MyMason's Case Studies

 Fireplace Case Studies

    Nakkertok Fireplace Surrounds

    Two-Ton Chimney Supported, Fireplace Rebuild

    Fireplace Surround - Wood Burning Insert Installed

    Fireplace Fire Brick Replacement

    Fireplace Surround - Natural Stone

    Electric, Natural Stone Fireplace

    Fireplace Hearth Replacement

    Stone Fireplace

    Cultured Stone Fireplace & New Framing

    Cultured Stone Fireplace Surround

    TV Mounted on Stone Fireplace

    Restructuring Fireplace: Wood to Gas

    Drywall to Stone Fireplace

    3-sided fireplace: Cultured Stone

    Fireplace Removal, Damper Removal

 Chimneys and Brickwork Case Studies

    Chimney Repair

    Chimney Repair, Articulated Boom

    Custom Scaffold, Chimney Repair

    Lower-Chimney's Removal, Wall Restructuring

    Chimney Flue Replacement

    Concrete Chimney Cap as per Building Code

    Chimney - Sloped Side, Repair

    Chimney - Wobbly Chimney

    Brick Pillar

    Brick Garage Pillar Repair

    Window's Lintel Installation

    Brick Sill Creates Wall Damage

    Brick-to-Stone Window Sill Replacement

    Brick Retaining Wall Rebuild

 Stone Work Case Studies

    Stone Wall Rebuild

    Granite Resurfacing of Concrete Stairs

    Stone Step Rebuild

    Stone Stair Rebuild - in Winter

    Stone replaces Brick Door Sill

    Stone Retaining Wall Rebuild

    Dry-Stack Retaining Wall Rebuild

    Dry-Stack Stone Retaining Wall

    Flagstone Patio Rebuild, Expansion

    FlagStone Step Repair

    Stone Replacement

    New Interlocking Stone Walkway

    Re-setting Interlocking Walkway

    Tile Installation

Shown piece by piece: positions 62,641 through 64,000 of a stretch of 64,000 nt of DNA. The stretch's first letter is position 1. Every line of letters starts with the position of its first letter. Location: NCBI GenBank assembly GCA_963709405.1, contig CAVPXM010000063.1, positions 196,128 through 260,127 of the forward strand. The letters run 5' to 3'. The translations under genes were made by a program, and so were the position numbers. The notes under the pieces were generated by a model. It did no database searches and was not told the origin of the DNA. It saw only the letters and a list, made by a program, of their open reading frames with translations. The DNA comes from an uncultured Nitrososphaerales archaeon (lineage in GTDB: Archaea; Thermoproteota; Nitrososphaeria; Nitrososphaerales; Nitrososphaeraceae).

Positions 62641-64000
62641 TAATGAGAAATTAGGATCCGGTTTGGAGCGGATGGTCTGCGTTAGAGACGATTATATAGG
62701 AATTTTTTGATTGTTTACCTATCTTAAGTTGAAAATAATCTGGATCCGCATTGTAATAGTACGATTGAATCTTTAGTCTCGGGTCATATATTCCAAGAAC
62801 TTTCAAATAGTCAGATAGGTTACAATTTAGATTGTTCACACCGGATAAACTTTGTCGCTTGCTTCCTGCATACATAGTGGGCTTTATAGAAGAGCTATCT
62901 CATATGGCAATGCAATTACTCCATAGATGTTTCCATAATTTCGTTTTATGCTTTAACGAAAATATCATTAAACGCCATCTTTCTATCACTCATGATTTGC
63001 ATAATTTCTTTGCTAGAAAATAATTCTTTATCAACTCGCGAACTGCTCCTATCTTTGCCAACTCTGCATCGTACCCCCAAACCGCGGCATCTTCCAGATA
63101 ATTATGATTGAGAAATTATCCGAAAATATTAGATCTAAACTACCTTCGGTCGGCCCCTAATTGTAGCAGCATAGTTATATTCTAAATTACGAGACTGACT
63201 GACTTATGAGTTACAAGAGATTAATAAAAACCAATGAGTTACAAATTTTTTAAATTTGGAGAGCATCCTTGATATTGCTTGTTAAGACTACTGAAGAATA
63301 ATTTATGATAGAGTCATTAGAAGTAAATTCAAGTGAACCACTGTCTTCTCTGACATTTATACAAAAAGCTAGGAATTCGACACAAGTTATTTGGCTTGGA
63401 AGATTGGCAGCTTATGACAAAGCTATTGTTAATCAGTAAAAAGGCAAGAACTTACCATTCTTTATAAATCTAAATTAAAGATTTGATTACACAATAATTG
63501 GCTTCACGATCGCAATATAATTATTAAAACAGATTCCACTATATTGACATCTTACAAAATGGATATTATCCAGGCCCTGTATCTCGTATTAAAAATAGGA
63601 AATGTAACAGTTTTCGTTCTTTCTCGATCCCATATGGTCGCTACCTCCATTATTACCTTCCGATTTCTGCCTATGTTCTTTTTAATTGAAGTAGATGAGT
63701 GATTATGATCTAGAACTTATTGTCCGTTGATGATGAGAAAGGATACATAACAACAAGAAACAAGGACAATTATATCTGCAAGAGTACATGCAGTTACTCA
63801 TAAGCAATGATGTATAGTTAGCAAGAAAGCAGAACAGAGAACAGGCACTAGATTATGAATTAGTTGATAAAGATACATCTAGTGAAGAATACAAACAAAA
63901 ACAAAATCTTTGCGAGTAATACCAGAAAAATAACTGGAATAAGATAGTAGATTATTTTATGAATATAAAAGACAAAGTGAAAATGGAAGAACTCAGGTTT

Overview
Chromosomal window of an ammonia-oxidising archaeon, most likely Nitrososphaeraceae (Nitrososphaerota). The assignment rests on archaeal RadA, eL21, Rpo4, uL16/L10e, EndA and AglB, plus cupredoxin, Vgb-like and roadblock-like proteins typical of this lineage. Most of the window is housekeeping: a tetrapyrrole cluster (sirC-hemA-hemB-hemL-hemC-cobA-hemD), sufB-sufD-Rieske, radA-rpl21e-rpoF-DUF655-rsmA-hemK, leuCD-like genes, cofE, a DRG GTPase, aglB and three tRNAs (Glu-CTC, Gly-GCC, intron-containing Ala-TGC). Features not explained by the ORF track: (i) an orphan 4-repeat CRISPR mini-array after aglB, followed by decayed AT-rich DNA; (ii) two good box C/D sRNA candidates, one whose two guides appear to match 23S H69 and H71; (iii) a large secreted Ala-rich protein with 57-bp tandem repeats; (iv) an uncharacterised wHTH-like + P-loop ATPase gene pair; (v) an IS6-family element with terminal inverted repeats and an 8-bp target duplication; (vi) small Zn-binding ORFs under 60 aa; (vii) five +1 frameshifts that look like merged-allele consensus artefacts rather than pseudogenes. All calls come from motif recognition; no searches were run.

Algonquin College/MyMason Case Studies

    Cold Weather Masonry Rules

    3 New Cases Studies in 2015

    Salt and Concrete Testing

    Concrete Curing Stress Tests

    Concrete and Rebar Stress Tests

 Parging Case Studies

    Parging, Cement Board

    Parging Examples & Techniques

 Concrete Case Studies

    Broken Concrete Step

    Basement Window, Concrete Cut

    Basement Window, Concrete cut-out

    Concrete Walkway, Landing

    Concrete Stairs and Landing

    Concrete Stairs and Landing

    Concrete Countertop




    Case Study: Restructuring Fireplace: Wood to Gas

        Before and After


    The Assignment:
        Change the position of the fireplace:
        Move from offset to centre, from floor to elevated.
        Remove wood-burning fireplace, create space for gas insert.
        Replace hearth tiles, replace wall brick with stone.

Protecting the Home
We've place hardboard and plywood on the floor, covered it in tarp, and dropsheet.
We've placed plastic dropsheets and canvas dropsheets around the room, covering everything.

Finally, a hanging plastic dropsheet forms a barrier to separate the room from others.

Removing Brick
Chiseling removes the bricks one at a time.
This wall held about a ton of brick and cement, all taken to the dump.

The Brick Lintel
As the bricks come down the lintel is exposed.

Opening the Block Wall
Chiseling into the block wall, another ton of debris is removed.

Fireplace Stack Exposed
The interior flue for the furnace on the right, exposed.
The transition from firebox to damper to flue, on the left, exposed,